The second, and more important, provision of the McCain Amendment is not limited to detainees in DoD custody. It would provide that "[n]o individual in the custody or under the physical control of the United States Government, regardless of nationality or physical location, shall be subject to cruel, inhuman, or degrading treatment or punishment."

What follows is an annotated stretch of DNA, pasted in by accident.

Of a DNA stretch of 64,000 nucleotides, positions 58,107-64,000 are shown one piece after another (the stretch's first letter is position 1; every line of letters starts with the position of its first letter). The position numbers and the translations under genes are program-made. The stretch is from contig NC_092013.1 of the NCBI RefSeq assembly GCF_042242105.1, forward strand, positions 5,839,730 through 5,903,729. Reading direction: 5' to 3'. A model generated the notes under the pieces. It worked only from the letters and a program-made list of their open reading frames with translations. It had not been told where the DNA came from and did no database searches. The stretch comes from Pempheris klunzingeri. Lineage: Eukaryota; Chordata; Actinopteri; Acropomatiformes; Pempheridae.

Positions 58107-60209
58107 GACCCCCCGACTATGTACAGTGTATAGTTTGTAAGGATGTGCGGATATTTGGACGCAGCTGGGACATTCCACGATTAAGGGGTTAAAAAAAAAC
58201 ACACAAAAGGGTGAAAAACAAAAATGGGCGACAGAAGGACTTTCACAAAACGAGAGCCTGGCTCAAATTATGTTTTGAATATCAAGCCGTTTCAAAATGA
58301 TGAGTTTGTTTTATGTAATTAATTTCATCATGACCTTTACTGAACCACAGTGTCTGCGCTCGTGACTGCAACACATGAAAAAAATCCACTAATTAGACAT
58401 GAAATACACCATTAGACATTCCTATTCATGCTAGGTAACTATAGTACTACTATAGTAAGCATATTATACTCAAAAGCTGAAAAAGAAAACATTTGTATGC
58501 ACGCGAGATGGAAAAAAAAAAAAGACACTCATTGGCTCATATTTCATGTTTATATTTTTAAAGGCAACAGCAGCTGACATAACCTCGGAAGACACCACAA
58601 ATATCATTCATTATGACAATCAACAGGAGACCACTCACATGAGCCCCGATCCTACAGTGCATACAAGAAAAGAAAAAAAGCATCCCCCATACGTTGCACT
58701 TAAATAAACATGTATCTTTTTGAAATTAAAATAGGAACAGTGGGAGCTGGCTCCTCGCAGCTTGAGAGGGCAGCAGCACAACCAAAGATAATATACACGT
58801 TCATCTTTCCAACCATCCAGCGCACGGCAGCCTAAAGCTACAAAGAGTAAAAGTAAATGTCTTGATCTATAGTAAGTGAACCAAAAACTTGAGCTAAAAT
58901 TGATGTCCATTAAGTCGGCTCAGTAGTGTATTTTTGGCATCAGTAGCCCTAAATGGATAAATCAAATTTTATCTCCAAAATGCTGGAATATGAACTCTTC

This provision would set a baseline prohibition for military interrogators -- but it would not materially alter the law under which such military personnel currently operate. The Uniform Code of Military Justice (UCMJ) already prohibits the Armed Forces from engaging in cruelty and maltreamtent, as well as assault and the threat of assault. Moreover, the federal assault statute (18 U.S.C. 113) prohibits assault within the special maritime and territorial jurisdiction of the United States; and this prohibition applies even outside the special maritime and territorial jurisdiction when committed by persons employed by or accompanying the Armed Forces (by virtue of the Military Extraterritorial Jurisdiction Act (MEJA)).